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The Glocknerwand (German pronunciation: [ˈɡlɔknɐˌvant] (About this soundlisten)) is a mountain in the Glockner Group in the Austrian Central Alps in the central region of the High Tauern. According to the literature it is 3,721 metres high, but the Austria Federal Office for Metrology and Survey gives its height as 3,722 metres. It is separated from Austria's highest peak, the neighbouring Großglockner, by the col known as the Untere Glocknerscharte (3596 m). The mountain lies on the boundary between East Tyrol and Carinthia.

Glocknerwand
Glocknerwand.jpg
Left: the Großglockner, right: the Glocknerwand, from the northwest
Highest point
Elevation3,721 m (AA) (12,208 ft)
Prominence125 m ↓ Untere Glocknerscharte
Isolation0.789 km → Großglockner
Coordinates47°04′47″N 12°41′11″E / 47.07972°N 12.68639°E / 47.07972; 12.68639Coordinates: 47°04′47″N 12°41′11″E / 47.07972°N 12.68639°E / 47.07972; 12.68639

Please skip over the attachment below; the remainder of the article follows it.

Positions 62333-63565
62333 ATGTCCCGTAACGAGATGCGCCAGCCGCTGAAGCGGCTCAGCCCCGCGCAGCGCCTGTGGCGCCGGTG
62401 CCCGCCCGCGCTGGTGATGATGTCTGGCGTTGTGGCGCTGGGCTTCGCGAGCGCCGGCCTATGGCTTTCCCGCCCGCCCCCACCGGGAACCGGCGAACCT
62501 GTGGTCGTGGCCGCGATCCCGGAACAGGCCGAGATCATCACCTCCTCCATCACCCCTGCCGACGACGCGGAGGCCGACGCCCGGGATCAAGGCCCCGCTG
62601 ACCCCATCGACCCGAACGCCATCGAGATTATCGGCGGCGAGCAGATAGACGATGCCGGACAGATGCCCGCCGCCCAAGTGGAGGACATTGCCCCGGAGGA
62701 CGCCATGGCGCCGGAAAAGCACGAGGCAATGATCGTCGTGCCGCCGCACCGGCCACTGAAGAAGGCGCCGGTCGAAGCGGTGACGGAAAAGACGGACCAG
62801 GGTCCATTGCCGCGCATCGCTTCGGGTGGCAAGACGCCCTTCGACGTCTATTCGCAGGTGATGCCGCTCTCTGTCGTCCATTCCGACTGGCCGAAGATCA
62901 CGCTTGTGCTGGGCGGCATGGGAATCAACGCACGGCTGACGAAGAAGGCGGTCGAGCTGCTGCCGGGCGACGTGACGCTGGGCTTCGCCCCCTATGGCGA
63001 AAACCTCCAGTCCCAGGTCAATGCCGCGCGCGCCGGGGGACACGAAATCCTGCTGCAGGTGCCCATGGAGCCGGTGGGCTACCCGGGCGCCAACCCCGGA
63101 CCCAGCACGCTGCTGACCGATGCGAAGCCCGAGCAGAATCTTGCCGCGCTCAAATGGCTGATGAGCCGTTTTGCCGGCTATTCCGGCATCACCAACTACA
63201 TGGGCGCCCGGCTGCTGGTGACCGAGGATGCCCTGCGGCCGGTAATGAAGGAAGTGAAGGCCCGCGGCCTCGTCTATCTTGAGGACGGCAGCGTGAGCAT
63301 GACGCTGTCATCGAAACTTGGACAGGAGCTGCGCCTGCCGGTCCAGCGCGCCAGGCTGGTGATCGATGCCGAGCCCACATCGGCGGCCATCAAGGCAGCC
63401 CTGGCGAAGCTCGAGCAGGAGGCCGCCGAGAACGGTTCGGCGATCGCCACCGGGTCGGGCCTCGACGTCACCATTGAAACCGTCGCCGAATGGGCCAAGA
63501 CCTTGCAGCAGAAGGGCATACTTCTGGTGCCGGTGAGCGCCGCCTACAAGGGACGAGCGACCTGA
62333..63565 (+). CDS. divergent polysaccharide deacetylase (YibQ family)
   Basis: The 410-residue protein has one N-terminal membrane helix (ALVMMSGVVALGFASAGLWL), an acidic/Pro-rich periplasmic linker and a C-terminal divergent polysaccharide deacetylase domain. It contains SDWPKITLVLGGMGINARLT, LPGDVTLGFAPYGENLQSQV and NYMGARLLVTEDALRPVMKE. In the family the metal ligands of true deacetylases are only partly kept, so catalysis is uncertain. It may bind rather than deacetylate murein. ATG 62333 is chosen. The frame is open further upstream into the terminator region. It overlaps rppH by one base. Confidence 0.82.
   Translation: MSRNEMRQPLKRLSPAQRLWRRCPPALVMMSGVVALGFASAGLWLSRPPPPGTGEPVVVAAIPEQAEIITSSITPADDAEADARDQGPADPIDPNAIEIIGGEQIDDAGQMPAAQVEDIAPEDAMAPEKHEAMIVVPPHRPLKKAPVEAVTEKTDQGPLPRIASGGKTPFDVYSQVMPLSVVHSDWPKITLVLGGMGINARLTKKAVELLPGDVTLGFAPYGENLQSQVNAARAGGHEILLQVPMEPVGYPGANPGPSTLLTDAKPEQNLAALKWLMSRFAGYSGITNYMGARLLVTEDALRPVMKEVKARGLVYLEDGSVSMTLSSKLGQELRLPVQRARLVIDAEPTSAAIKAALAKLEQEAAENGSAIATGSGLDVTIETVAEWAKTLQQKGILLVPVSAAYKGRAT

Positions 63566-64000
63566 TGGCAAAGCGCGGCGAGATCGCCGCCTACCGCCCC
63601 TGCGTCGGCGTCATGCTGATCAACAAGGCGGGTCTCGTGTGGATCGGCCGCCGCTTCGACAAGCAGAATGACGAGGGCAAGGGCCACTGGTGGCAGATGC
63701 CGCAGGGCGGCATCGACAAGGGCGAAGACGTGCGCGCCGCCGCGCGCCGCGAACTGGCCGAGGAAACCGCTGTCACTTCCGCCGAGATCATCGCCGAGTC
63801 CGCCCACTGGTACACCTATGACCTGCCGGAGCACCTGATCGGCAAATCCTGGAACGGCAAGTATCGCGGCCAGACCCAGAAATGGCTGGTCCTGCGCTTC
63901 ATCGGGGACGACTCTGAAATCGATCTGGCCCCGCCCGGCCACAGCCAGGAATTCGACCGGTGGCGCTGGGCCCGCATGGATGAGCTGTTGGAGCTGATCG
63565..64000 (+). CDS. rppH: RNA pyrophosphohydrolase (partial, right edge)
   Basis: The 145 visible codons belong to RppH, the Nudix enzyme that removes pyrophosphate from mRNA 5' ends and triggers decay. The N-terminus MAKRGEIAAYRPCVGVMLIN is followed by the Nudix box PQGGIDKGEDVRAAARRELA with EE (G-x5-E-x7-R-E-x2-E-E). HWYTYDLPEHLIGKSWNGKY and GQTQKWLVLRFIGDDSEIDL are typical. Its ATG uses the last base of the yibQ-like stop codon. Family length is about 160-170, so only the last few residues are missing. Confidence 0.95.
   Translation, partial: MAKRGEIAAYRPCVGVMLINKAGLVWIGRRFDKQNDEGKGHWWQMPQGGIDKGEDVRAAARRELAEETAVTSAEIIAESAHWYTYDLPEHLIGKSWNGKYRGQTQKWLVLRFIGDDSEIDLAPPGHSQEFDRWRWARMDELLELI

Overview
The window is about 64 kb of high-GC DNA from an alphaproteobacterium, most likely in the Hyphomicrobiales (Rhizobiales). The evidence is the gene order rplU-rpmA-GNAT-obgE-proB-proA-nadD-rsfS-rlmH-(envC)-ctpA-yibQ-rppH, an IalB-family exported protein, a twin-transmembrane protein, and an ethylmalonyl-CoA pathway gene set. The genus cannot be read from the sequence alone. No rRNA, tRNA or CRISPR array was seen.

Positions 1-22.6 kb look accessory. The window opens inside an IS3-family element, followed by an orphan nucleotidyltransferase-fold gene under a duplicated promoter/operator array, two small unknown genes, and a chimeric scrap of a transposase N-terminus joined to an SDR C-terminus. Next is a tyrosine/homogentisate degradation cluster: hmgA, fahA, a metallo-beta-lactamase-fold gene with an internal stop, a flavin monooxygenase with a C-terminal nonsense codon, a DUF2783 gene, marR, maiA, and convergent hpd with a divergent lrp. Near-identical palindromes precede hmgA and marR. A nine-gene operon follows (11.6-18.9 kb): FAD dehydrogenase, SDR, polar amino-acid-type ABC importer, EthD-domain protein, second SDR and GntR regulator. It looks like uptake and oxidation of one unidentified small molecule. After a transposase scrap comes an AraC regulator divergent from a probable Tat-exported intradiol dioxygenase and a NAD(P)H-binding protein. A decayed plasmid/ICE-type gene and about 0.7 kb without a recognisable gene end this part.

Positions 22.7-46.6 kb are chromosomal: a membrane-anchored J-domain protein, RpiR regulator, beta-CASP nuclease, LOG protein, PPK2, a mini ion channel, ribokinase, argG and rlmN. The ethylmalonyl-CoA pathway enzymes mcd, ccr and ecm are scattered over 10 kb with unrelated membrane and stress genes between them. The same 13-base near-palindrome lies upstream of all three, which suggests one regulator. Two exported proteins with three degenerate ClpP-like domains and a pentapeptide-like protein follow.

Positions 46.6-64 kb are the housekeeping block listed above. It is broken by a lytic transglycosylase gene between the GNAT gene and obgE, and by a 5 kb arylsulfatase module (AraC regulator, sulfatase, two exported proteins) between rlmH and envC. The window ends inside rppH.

Geography
Glocknerwand is located in Austria
Glocknerwand
Glocknerwand
Border between Carinthia and East Tyrol, Austria
Parent rangeAustrian Central Alps, Hohe Tauern, Glockner Group
Climbing
First ascent3 September 1872 by Josef Pöschl guided by Josef Kerer and Peter Groder
Easiest routefrom the Stüdl Hut over the Teischnitzkees and the Südflanke to the summit of the Hofmannspitze

The Glocknerwand is a massive, fan-shaped mountain, that has very steep, over 400-metre-high (1,300 ft) rock faces to the southwest and northeast. The summit region is covered with thick snowdrifts, that make its ascent dangerous and unpredictable. The towers of the Glocknerwand are therefore considered the most difficult summits to climb in the entire Glockner Group.

ReferencesEdit


Sources and mapsEdit

  • Willi End: Glocknergruppe Alpine Club Guide, Bergverlag Rother, Munich, 2003, ISBN 3-7633-1266-8
  • Eduard Richter: Die Erschließung der Ostalpen, III. Band, Verlag des Deutschen und Oesterreichischen Alpenvereins, Berlin 1894
  • Alpine Club Map 1:25.000, Sheet 40, Glocknergruppe

External linksEdit